3.2bn people living in countries where civic space under threat
Governments around the world, including in the Asia-Pacific region, are closing civic spaces – not just in autocratic states but also in well-established democracies.
Civic space — both online and offline — is where people can freely exercise their basic civil rights, such as the right to information, freedom of expression, or freedom of assembly and association.
Speaking at the opening of the “Youth at the Heart of the 2030 Agenda: Case for Space” event, which runs from 30 November to 2 December in Bangkok, Senior Human Rights Advisor for the United Nations Development Group, Heike Alefsen, noted that according to some estimates, there were 3.2 billion people living in countries where civic space is under threat.
While there may be legitimate concerns to address, many recently adopted laws, policies and regulations have negative effects. “In some countries, such actions [are used to] control civic space and freedom of expression, assembly, participation, and information,” said Alefsen.
She noted that despite tremendous growth in public participation and civil society’s accomplishments in areas such as poverty eradication and sustainable development, civic spaces are shrinking. This is due in part to continuing gaps in governance and democracy, notably the lack of acceptance and implementation of the necessary features of democratic governance in political systems where independent voices are excluded.
When an environmental or other dispute pits business concerns against those of civil society, she says, the authorities may put commercial interests first, another factor that is diminishing the role of communities and civil society organisations.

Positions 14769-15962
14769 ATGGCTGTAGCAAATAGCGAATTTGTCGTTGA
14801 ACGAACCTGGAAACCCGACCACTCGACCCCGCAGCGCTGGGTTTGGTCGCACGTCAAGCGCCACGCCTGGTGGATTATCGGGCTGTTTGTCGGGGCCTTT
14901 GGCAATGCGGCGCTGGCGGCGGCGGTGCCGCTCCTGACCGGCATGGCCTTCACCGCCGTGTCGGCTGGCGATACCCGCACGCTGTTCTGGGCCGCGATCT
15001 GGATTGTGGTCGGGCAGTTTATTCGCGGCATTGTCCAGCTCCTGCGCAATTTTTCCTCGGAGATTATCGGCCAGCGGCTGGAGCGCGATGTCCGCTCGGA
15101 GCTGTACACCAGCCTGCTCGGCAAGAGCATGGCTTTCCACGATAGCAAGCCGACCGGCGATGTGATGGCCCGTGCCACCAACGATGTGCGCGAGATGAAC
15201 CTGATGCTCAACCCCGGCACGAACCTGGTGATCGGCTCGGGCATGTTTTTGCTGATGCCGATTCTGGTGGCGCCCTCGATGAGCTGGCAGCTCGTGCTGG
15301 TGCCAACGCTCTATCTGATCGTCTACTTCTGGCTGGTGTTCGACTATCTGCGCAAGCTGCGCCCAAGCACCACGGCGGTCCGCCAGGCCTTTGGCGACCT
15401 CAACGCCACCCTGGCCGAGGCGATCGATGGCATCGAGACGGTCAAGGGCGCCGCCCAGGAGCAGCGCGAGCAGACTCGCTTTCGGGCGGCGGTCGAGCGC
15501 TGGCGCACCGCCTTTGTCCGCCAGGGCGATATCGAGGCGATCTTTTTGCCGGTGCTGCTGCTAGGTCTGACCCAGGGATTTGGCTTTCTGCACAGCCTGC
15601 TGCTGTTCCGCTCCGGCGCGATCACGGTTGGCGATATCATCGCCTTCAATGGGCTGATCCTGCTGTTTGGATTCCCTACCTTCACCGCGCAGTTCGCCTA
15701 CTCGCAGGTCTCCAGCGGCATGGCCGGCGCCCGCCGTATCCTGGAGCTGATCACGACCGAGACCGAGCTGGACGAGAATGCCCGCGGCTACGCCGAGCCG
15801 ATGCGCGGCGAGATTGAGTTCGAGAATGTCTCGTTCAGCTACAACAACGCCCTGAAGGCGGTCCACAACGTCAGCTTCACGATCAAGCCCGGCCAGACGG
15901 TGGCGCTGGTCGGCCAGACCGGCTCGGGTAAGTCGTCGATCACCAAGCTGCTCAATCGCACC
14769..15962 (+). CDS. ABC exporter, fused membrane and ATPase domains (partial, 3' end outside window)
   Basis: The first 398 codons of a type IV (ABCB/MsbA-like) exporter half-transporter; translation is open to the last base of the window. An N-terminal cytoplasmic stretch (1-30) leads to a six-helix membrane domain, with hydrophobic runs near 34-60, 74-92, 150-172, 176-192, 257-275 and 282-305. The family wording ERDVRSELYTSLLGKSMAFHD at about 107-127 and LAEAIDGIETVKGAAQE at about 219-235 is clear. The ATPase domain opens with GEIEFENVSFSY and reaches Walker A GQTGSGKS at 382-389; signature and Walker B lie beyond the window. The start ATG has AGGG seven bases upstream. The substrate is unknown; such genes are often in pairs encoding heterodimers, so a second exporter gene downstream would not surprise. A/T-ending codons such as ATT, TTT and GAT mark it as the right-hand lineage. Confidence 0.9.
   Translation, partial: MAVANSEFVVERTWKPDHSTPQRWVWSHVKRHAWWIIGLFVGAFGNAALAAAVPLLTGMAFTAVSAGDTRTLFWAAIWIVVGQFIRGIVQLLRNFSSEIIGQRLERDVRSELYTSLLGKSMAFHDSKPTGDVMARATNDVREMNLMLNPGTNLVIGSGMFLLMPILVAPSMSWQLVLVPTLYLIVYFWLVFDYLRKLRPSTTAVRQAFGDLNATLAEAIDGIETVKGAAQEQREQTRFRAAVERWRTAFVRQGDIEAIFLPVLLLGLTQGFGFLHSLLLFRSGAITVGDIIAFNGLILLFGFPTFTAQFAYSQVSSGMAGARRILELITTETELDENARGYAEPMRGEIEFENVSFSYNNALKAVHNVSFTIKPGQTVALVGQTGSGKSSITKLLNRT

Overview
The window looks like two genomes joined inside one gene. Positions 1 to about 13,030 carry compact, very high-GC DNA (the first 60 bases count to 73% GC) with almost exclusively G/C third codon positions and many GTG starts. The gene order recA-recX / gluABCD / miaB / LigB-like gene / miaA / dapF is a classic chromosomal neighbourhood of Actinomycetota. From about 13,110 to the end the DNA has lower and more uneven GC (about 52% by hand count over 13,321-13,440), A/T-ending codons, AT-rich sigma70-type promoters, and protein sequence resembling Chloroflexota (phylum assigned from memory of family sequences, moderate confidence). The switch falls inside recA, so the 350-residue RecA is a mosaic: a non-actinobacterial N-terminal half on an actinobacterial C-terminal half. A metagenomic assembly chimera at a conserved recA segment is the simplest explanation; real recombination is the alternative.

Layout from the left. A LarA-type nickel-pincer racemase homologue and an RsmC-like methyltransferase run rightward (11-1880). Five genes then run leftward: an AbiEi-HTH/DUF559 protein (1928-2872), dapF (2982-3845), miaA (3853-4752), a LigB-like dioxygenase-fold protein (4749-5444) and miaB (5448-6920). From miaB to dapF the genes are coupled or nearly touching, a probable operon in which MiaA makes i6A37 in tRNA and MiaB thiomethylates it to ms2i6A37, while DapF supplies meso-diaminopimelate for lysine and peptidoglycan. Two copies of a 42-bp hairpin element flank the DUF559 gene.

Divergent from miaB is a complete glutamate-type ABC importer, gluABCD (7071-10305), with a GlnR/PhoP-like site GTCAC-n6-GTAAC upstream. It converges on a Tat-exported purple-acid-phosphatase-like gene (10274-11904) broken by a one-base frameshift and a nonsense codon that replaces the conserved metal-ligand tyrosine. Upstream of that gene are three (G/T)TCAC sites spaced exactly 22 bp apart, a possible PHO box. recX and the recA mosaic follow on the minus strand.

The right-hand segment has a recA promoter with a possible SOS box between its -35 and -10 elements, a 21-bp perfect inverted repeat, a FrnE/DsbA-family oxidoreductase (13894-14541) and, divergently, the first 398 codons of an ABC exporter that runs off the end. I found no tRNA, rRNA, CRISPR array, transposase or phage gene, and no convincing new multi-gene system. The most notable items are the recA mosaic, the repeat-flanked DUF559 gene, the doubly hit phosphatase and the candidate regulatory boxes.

Governments can also curb civic spaces by refusing to allow civil society associations to function properly or even to form. Alefsen mentioned that several countries in Asia have recently passed, or are in the process of passing, legislation that constrains these associations.
“When they want to register or receive foreign funding, for example, they have to undergo very strict requirements” she said.
Between 2012 and 2015, more than 90 laws constraining freedom of association or assembly have been proposed or enacted world-wide – half of them in the Asia-Pacific region.
“There is this accelerating trend where one country adopts legislation and another country uses it to form its own,” Alefsen said. “And that has quite a cascading effect.”
These and other measures can place people at risk of surveillance, harassment, and possibly imprisonment.
Alefsen said that the UN offers support to countries to review and bring their actions in line with international human rights standards.
Senior Regional Human Rights Advisor for the United Nations Development Group (UNDG) Heike Alefsen at the opening of the “Case for Space” event in Bangkok.
Nalini Paul from the youth-led development organisation Restless Development told Case for Space participants that as civic spaces shrink around young people, so too does their ability to make a positive impact in their societies.
“We’re losing out [on young people’s] potential and their brilliant ideas,” she says, adding that “we can’t afford” to do that if we’re going to achieve the 2030 Sustainable Development Goals.
She cited several examples of the outstanding contributions young people can make when they have the freedom to do so, from work done by youth to educate people and work to stop the Ebola outbreak in Sierra Leone to volunteering in the aftermath of the Nepal earthquakes.
“Participation is a two-way street,” she said. “There is a space for young people. Responsibility lies at both ends – the government and civil society.”
(Copyright: UNESCO/Abdul Qowi Bastian — this content was first published as part of the Youth Newsroom of the Regional Roundtable “Youth at the Heart of the Agenda 2030: The Case for Space” here:www.case4space.org/newsroom)
By Abdul Qowi Bastian